Framing influences treatment preferences


Two groups of volunteers, one composed of healthy individuals, the other of cancer patients, were asked to choose between two treament options. The first treatment option was toxic, while the secon was non-toxic, but less effective than the toxic option. The decision was framed in one of three ways: probability of living, probability of dying, probability of living and dying. Results showed that when the probability of living was below 50%, and when the decision was framed as a probability of dying, participants were less likely to choose the toxic treatment and seemed to be more concerned with the quality of life, rather than how much longer they were going to live.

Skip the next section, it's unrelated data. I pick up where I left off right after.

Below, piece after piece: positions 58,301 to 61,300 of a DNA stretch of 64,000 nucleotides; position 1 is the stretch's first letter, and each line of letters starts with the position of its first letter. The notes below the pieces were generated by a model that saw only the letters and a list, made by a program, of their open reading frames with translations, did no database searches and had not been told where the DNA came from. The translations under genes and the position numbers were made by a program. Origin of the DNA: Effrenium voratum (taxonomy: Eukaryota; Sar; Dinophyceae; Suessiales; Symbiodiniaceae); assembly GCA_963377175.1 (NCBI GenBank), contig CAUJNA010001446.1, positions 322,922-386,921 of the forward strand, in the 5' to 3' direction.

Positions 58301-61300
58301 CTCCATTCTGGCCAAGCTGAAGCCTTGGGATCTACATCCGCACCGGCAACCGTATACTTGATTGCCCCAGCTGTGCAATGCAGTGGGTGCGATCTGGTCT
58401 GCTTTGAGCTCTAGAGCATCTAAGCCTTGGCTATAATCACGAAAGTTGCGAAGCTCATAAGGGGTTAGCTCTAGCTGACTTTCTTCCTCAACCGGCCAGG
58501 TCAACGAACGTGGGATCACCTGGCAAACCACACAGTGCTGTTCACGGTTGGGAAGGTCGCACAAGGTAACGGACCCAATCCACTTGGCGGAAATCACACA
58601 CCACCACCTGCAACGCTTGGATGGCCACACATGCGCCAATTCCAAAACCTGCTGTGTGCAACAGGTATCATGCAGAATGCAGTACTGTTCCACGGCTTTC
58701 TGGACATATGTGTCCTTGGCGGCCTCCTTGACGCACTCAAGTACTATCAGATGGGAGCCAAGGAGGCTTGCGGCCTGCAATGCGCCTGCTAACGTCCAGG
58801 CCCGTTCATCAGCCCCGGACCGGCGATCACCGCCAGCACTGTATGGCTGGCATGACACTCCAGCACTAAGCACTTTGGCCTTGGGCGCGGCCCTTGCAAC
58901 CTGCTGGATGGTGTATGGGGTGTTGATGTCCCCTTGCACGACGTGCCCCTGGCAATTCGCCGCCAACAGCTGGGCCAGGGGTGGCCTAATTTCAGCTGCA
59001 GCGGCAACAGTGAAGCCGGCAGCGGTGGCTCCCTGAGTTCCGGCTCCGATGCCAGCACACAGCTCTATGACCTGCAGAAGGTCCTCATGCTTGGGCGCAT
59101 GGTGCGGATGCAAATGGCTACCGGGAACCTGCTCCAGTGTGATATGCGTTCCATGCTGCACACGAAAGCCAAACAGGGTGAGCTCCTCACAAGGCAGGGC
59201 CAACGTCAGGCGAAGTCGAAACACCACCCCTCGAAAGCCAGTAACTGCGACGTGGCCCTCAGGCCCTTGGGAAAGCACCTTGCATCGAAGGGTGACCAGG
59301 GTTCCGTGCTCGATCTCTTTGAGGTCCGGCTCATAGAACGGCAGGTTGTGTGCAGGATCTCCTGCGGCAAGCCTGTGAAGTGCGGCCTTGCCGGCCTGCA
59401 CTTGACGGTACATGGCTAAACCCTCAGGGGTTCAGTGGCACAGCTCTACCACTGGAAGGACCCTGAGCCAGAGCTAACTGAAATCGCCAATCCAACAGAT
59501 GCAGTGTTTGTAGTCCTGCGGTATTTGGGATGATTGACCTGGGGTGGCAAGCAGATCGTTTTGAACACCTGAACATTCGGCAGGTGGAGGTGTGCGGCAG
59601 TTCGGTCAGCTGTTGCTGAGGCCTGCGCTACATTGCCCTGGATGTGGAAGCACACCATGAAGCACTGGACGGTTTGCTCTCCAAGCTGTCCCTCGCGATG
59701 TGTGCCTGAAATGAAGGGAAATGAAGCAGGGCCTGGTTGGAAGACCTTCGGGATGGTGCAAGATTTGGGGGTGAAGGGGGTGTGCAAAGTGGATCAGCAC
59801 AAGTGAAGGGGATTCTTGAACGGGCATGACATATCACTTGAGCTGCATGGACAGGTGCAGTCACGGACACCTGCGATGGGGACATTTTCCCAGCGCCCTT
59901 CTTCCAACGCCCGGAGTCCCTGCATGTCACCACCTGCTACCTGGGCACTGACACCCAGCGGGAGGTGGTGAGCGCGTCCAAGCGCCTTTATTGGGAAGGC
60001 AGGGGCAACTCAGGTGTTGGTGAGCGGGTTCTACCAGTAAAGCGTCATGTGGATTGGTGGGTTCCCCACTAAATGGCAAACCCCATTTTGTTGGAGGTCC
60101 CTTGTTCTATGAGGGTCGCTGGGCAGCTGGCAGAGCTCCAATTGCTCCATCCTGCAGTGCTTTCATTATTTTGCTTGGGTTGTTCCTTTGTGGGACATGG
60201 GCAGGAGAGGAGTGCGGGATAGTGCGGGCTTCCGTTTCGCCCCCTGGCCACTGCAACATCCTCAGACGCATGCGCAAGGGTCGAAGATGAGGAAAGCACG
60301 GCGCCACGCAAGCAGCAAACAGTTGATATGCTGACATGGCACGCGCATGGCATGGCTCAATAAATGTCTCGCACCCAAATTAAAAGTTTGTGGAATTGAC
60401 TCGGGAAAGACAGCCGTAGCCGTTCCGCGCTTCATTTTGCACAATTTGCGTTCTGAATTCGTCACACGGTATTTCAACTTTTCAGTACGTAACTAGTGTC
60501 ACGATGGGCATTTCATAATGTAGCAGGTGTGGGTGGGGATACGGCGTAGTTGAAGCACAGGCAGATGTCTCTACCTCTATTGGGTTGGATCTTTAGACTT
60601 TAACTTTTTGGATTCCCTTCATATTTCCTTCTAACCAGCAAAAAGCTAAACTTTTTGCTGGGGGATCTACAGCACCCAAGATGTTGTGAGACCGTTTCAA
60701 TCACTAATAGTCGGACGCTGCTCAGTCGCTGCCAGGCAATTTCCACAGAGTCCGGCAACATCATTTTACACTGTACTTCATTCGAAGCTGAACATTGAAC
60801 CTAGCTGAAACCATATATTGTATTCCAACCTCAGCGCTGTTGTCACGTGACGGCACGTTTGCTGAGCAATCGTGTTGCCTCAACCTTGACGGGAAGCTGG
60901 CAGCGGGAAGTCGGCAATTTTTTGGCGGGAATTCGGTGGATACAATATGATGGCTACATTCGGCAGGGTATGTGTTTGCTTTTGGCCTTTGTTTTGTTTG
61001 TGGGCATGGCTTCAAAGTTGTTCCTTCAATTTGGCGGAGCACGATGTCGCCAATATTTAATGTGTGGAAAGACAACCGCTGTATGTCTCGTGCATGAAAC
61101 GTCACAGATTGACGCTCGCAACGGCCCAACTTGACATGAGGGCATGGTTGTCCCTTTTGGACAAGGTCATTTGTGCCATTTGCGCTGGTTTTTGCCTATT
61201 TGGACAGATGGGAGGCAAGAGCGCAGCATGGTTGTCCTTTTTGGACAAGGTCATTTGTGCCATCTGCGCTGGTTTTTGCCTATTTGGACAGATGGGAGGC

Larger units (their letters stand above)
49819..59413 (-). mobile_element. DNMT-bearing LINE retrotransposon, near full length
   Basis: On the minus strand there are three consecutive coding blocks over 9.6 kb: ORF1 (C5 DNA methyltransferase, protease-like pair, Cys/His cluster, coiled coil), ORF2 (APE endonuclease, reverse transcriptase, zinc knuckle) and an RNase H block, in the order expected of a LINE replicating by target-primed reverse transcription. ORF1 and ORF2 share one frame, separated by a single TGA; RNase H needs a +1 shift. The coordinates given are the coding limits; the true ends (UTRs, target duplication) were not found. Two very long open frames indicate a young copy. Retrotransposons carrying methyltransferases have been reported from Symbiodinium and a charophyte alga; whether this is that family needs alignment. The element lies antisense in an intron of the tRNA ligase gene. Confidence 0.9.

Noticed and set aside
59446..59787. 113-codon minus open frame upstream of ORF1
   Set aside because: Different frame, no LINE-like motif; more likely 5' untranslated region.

Biases Used


Other Applications: Chartiable Giving, Employment and Work Performance